Position paper of the SPD parliamentary group: Summary
The production and export of arms is not a means of economic policy, but a matter of security and foreign policy, which must go hand in hand with greater commitment to international disarmament and defense of human rights. They are not a strategic instrument designed to create economic growth and prosperity in Germany and the EU.
• to further restrict the export of German military equipment to third countries outside of EU, NATO and peer countries. For states that are neither a member of the EU nor of NATO, ratification of the ATT and its consistent implementation is a mandatory requirement for any form of armaments cooperation. There can be exceptions in justified individual cases;
• to anchor an approval period of a maximum of two years in the arms export directives or in an arms export law, so that the Federal Government can react to changing foreign and security policy conditions in the recipient countries,
• to put forward a mandatory participation of all companies that want to export armaments from Germany to a joint risk-loss fund,
• to close the regulatory gap, which allows German manufacturers to bypass strict export guidelines by outsourcing R & D and production abroad, by amending the Foreign Trade and Payments Regulation;
• to legally fix the reporting obligations of the Federal Government to Parliament. In addition, following the example of Great Britain, all final arms export licenses issued by the Federal Security Council will be published transparently on the Internet;
• to improve the parliamentary monitoring of arms export decisions by informing the Federal Government, in addition to the previous information to Parliament, about the criteria according to which approvals of the Federal Security Council were granted or denied;
• to continue to instrument post-shipment controls, ie if arms exports exported to third countries are verifiably under the control of the recipient, and extend it to all armament exports, including large military equipment, as it has been to be small arms. Parliament should submit a regular post-shipment report to the government.
With the Small Arms Principles of 2015 and the commitment in the Coalition Agreement to generally not export small arms to third countries, we have already made great progress in curbing these exports. We should build on this success and face this extremely restrictive approval practice to third-party countries.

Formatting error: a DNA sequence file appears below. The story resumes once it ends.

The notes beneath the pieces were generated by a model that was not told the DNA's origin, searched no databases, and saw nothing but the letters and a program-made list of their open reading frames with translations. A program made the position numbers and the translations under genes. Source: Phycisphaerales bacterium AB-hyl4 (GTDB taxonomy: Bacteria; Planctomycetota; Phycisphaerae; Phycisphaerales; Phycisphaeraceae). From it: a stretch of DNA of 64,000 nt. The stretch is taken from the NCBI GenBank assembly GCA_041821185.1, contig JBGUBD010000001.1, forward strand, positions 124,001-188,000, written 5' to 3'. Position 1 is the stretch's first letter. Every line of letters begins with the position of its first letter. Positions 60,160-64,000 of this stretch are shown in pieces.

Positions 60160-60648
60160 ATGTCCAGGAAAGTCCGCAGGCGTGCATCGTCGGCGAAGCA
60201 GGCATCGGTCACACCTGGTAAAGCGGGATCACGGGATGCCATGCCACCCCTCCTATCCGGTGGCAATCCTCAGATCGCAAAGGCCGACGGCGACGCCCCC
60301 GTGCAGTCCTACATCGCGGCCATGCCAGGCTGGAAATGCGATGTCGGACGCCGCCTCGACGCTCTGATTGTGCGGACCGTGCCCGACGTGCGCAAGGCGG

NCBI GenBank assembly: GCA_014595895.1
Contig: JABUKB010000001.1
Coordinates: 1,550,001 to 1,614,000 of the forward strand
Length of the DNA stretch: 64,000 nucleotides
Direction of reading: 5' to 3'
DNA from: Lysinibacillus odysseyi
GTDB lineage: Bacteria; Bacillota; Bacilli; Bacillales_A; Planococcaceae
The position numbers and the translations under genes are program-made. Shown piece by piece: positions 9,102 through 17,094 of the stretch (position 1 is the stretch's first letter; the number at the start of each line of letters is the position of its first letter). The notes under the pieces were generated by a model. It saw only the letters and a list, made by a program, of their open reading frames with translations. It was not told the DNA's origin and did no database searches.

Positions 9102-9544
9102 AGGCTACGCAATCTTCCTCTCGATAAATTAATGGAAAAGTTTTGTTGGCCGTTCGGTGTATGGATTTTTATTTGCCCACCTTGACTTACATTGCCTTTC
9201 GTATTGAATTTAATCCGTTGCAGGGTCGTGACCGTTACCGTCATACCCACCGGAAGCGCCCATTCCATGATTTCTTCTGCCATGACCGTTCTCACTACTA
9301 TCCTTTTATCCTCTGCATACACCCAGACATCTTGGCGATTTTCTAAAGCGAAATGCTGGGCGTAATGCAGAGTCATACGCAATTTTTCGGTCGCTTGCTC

In the EU context, we should urge that the EU definition of small arms be guided by the wider UN definition so that, for example, pistols and sniper rifles can finally be included in this category. As a first step, Germany should include these two weapons in the national small arms guidelines.
A deeper European armaments cooperation offers the advantage that equipment manufactured in the EU can be bought and used by European partners. The higher number of withdrawals by the armies of the EU Member States can reduce the existing export pressure for the defense companies.
However, since companies are fundamentally profit-oriented, it is important to significantly increase the binding nature of existing EU arms export agreements and close loopholes in line with the consolidation process of the European defense industries. There will be intensive discussions about this with our European partners. A common regulation will require concessions from all sides.
The Franco-German agreement on export controls in the armaments sector of October 2019 can serve as an example for other cooperation partners. The starting point for us are our German regulations for the approval of arms exports.
Click here for the full paper (11 PDF pages, in German), on the SPD website.